After a year of regular practice and gradual improvement, I was ready. I had even learned how to topspin the ball a little bit! I felt confident I was going to win plenty of matches. I wasn’t going to be humiliated like I was at the university tournament.
It was time for my first competitive league match. I knew I was playing better than ever, certainly a lot better than when I was at university. I had high hopes.
But as the league match approached, something odd happened. I felt terrible. My nervous system went into meltdown. I was a nervous-wreck! My mouth was dry. My legs were heavy. My heart rate was on overdrive. I could feel the eyes of everyone in the hall looking at me. I wanted to be somewhere else, anywhere else, other than in this table tennis hall.
Guess what? I played terrible. I lost all three matches easily. All that preparation and practise and I still sucked at table tennis. I was at a loss to explain why I had played so badly. I could sense the disappointment in my team-mates. It was not an enjoyable experience.
3. My rubbish first FIVE league seasons
In fact, my first five league seasons were pretty rubbish.
Here are my win percentages:
- Season 1 – 32%
- Season 2 – 63%
- Season 3 – 21%
- Season 4 – 47%
- Season 5 – 36%
It’s not great is it? Only one season did I get over 50%.
In these first league seasons, I lost a lot of matches. I lost to 11-year-olds. I lost to 80-year-olds. I lost to players who could barely get the ball back on the table during the warm-up. I lost to defenders. I lost to attackers. I lost to players who seemed to have no playing style at all. Some evenings I wouldn’t win a single game in any match. 3-0, 3-0, 3-0.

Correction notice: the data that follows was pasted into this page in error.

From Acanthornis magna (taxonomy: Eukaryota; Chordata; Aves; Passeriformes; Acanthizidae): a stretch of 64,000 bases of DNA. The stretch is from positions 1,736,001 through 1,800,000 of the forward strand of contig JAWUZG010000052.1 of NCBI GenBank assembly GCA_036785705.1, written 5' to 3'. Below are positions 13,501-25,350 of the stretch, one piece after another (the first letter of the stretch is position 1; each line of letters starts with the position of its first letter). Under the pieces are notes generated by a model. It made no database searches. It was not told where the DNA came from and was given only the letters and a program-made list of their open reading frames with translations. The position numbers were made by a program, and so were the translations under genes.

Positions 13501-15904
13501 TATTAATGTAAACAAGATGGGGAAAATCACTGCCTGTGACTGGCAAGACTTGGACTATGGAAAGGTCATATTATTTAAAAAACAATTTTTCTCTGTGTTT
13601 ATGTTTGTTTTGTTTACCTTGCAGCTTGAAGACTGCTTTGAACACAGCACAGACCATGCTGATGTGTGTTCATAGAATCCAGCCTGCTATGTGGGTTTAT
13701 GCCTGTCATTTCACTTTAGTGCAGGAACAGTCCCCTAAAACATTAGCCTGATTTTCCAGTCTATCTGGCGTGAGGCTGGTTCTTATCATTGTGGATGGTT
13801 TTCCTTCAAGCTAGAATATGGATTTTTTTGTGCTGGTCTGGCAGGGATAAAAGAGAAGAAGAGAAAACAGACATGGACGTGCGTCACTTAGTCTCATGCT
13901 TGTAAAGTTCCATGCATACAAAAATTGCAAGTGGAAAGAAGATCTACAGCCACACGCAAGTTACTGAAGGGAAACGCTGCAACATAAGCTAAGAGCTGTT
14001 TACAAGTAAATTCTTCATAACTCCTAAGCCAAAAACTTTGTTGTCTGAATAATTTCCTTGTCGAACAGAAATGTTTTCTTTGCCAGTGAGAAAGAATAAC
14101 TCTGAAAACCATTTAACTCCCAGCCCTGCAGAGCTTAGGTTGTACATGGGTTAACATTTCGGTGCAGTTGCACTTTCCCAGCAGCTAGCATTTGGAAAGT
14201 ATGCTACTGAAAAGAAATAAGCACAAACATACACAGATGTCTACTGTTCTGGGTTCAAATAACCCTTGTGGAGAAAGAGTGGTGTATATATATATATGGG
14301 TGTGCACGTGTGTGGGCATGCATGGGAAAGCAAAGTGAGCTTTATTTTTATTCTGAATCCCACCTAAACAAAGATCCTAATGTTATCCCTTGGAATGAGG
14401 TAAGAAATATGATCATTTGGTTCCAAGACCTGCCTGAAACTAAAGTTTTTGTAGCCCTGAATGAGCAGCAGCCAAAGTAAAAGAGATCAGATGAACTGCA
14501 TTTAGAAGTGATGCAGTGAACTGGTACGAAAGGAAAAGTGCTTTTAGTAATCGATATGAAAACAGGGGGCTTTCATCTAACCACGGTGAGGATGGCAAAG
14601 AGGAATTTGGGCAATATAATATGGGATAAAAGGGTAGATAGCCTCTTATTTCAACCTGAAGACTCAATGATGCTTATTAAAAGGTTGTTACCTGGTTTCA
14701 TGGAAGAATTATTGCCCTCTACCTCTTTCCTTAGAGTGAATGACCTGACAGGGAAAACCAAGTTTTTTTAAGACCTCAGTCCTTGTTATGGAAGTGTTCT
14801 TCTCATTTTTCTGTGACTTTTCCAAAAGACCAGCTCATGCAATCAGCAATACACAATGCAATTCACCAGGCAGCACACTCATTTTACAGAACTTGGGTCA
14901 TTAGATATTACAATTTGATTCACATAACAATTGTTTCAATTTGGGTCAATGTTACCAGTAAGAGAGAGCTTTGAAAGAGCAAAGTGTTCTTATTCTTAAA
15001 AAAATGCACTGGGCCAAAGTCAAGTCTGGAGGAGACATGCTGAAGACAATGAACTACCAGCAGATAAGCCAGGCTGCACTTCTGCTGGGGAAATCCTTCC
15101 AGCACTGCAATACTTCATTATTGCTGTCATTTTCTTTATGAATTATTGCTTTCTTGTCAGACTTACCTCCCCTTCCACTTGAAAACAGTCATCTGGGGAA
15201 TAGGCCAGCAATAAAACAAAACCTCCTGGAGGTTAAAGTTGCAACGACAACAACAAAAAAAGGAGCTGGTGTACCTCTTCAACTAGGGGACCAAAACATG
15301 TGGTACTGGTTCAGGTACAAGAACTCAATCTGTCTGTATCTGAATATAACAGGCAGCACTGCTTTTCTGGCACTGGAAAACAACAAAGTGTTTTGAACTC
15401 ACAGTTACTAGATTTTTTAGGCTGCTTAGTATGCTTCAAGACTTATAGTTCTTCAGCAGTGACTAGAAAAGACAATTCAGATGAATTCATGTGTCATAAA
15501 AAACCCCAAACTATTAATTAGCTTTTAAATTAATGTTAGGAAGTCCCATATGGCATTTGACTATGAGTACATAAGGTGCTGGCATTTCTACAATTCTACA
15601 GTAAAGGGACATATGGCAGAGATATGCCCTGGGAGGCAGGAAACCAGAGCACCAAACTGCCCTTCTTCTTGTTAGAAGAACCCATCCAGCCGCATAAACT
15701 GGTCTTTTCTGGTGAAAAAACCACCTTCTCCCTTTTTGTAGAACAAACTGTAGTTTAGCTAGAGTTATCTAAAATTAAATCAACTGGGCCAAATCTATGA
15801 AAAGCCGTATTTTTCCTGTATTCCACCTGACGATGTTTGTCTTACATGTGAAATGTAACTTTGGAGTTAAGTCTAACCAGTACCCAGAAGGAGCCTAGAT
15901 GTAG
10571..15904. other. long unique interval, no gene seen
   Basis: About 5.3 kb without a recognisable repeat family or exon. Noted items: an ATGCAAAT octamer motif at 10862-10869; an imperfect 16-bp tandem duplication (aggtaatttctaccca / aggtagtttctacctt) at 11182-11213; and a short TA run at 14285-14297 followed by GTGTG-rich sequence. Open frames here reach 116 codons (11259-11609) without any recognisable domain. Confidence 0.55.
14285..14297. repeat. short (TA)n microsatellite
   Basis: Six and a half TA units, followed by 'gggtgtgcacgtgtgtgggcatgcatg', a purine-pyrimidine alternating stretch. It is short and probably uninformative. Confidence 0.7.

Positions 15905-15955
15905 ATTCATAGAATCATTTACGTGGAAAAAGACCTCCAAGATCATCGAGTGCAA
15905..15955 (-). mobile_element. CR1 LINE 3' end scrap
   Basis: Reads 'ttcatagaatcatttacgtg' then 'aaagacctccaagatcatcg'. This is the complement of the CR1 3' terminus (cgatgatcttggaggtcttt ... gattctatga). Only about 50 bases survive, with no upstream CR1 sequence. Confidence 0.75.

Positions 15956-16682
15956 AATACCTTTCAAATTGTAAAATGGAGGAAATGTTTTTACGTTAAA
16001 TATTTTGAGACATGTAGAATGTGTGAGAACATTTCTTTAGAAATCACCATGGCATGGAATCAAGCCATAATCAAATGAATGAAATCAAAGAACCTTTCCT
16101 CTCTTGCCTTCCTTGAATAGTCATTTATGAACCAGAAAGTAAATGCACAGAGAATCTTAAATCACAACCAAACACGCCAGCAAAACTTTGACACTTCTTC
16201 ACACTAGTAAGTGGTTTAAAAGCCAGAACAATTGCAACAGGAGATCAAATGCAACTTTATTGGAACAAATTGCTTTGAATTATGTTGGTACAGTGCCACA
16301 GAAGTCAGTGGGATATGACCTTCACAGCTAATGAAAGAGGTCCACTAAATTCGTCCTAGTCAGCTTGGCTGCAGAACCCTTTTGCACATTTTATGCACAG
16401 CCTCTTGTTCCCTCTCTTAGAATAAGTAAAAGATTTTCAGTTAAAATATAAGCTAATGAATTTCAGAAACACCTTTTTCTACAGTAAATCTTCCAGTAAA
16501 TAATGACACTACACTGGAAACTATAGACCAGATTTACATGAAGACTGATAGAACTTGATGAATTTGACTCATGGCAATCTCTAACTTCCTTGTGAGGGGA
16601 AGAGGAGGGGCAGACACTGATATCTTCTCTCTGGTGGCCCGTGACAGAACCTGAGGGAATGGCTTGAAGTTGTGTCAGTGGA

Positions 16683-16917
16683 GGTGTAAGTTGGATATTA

I found it really difficult in season 3, when I moved up a division. It was a bit too early to move up a division and I was completely outplayed in most of my matches. I felt a long way away from being remotely competitive, let alone having any chance of winning.
I was a major failure.
Learning from my failures
The reason I tell these stories to the player I coach is to highlight how failure is completely normal. My early failures really aren’t very unusual. Most table tennis players experience a lot of failure early on.